JOHN LANDIS: They offered it to John Schlesinger ["Midnight Cowboy"], Alan J. Pakula ["All the President’s Men"], Mike Nichols ["The Graduate"], George Roy Hill ["The Sting"] — the most unlikely directors — and they all threw it back. It shows you just how low-priority the movie was that they gave it to me, a 27-year-old with long hair who had made “Schlock” and “The Kentucky Fried Movie.”
BRUCE McGILL (the biker Delta, D-Day): The first time I read the script, I was in the unemployment office on 90th and Broadway in Manhattan, which is not the cheeriest place. I couldn’t believe it. I was like, “Wow, Universal’s going to make this?” They were very conservative at the time.
PETER RIEGERT (Boon, the romantic lead): I was living with my girlfriend, Bette Midler, in New York City when I read the script, and I fell out of bed laughing. She loved how much I was loving it.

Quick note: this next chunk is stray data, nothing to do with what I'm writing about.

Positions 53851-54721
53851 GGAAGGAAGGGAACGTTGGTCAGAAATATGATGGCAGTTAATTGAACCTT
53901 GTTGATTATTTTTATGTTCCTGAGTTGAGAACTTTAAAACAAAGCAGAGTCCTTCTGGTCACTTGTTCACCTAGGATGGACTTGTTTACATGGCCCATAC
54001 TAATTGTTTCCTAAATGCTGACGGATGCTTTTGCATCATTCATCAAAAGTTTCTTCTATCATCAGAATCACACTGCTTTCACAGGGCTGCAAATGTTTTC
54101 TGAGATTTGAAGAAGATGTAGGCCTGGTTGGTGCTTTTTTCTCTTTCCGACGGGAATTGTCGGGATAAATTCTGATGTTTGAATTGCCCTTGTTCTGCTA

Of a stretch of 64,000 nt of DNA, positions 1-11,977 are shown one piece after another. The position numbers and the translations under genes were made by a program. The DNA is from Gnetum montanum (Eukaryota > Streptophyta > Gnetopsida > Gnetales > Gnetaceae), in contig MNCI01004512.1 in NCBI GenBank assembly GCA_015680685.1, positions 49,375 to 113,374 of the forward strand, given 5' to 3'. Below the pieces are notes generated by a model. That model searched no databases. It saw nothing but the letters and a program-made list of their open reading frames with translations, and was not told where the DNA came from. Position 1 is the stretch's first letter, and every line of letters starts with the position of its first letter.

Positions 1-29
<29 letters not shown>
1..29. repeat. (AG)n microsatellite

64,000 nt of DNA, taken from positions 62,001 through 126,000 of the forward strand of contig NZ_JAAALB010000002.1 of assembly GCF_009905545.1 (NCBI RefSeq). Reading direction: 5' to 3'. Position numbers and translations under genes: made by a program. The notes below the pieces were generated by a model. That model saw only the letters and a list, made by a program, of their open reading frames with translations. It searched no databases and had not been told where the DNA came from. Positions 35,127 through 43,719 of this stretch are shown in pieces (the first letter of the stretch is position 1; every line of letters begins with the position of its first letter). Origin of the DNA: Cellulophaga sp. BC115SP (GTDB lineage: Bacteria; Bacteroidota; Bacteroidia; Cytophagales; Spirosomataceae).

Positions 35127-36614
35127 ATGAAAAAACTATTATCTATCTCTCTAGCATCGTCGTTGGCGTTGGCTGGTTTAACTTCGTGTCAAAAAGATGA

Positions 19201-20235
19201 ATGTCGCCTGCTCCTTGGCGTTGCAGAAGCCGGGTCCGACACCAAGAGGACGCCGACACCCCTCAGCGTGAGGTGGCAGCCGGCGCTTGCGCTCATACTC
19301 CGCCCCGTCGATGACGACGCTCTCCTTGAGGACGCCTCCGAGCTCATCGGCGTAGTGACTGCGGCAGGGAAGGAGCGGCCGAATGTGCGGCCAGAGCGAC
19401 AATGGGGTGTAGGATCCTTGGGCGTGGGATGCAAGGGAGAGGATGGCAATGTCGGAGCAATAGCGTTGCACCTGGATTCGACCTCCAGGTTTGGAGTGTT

— Although Ramis had written the role of Boon for himself, Landis refused to cast him.
LANDIS: Harold was brilliant, but he wasn’t really an actor — he had one performance. He never forgave me.
KAREN ALLEN (Katy, Boon’s girlfriend): Harold was really sad about that. But he became a wonderful director.
— Reitman and fellow producer Matty Simmons wanted to turn the film into a showcase for the stars of television’s relatively new smash “Saturday Night Live,” but Landis had other ideas.
LANDIS: The part of [the Delta lady-killer] Otter was written for Chevy Chase, D-Day was for Dan Aykroyd, and Bluto was for Belushi. I wanted John and Danny, but not Chevy, because I didn’t want the audience to think of it as an “SNL” movie. I had lunch with Chevy, and he was so full of himself — he lit this big cigar, and he was on his worst behavior. I said, “I know you’re being offered ‘Foul Play,’ too, but you would have to carry that movie with Goldie Hawn. ‘Animal House’ is an ensemble, like ‘SNL.'” He took “Foul Play,” and I was delighted.